Every band has one: the story of a show so spectacularly bad, they only got through it by constantly reminding one another, “This sucks now, but it’ll make a great feature for Popdose someday.” (Okay, they probably weren’t thinking about Popdose, but you get the idea.)
This week, drummer Stephen Pitkin from Toronto folk-rockers Elliott Brood recounts a less-than-idyllic tour stop in the wilds of rural Italy.
The year: 2007.
The place: Somewhere in the countryside surrounding Milan, Italy. GPS, maps, local residents…all were useless in helping us find the event, even though it was billed as a “festival.” Roads in Italy tend to change names at any given moment, no help to this group of linguistically compromised individuals. It took many more hours than it should have just to arrive on the site.
Any other bands on the bill? About four other local bands were billed, mostly teenagers. The obvious age difference made us look even more out of place. Their music was all atrocious and derivative. Try to imagine a bunch of young Bon Jovis playing metal. And English lyrics covered phonetically, but incorrectly. For example, “Dirty Deeds Done Dirt Cheap” earnestly substituted with “Dirty Jeans and the Jungle Jeep.”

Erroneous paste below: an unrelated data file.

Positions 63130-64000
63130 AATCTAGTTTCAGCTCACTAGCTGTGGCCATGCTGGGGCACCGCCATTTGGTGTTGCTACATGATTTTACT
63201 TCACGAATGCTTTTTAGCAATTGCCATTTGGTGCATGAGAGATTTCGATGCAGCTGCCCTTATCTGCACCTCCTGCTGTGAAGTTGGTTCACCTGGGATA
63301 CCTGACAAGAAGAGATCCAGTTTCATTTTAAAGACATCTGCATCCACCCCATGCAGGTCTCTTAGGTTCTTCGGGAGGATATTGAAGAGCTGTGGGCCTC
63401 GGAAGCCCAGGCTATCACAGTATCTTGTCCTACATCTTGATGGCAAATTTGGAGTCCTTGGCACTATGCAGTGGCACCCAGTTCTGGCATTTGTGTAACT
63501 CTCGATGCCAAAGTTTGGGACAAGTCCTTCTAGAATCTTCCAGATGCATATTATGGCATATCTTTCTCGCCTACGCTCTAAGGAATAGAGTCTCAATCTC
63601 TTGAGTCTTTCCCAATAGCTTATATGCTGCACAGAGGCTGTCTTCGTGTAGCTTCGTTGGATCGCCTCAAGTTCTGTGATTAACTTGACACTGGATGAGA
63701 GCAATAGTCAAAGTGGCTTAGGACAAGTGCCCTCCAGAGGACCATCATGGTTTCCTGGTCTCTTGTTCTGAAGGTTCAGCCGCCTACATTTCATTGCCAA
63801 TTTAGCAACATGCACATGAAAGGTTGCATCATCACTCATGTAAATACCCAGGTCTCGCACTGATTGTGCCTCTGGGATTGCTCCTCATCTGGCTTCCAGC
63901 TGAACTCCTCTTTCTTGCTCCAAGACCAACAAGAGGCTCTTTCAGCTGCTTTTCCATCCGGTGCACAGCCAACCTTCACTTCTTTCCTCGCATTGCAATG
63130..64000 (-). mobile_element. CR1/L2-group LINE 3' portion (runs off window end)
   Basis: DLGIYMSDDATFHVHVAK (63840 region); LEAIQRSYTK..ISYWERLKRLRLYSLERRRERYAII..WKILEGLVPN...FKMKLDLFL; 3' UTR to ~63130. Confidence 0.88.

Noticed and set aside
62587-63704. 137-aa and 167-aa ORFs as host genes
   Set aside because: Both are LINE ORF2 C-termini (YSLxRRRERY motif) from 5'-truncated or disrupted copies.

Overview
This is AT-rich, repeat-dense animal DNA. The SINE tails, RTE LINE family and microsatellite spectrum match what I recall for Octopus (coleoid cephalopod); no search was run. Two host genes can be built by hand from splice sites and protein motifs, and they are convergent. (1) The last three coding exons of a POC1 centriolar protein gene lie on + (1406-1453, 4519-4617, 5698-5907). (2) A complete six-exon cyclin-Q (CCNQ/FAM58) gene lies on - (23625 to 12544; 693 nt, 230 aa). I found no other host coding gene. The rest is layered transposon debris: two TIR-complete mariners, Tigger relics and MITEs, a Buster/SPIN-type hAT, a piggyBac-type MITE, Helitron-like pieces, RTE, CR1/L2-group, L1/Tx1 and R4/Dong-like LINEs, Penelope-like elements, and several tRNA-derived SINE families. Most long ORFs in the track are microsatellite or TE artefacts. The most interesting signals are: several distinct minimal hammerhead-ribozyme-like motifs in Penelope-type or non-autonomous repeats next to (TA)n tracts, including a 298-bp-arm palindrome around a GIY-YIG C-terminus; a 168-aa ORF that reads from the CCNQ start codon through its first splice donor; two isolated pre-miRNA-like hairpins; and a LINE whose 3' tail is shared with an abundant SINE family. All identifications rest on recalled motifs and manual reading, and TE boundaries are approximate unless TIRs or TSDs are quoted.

What else went wrong? Firstly, the actual attraction was a teenage soccer (football) festival, so there was really little to zero interest in the music to begin with.
Secondly, the food was all meat. We are not vegetarians, but cashing in the meal ticket meant receiving one Styrofoam plate with a sausage, burger patty and ribs off the BBQ. No bread, carrots or corn. Just one plate of strictly meat.
As we were the final band going on at well past 11 p.m., we gave it our best to entertain the eight or so guests who remained. To add injury to insult, our friend Jeff, who was traveling with us for pleasure, sprained his ankle jumping to our music in an effort to kickstart audience enthusiasm.
Valuable lessons learned? Always have earplugs and vegetables on hand, even if just for throwing.
Elliott Brood are currently on tour in support of their latest album, Days Into Years, a collection of songs inspired by the experiences of Canadian soldiers who fought and died in World War I. Bring them some vegetables and they’ll give you a pie plate to bang on during their rowdier numbers.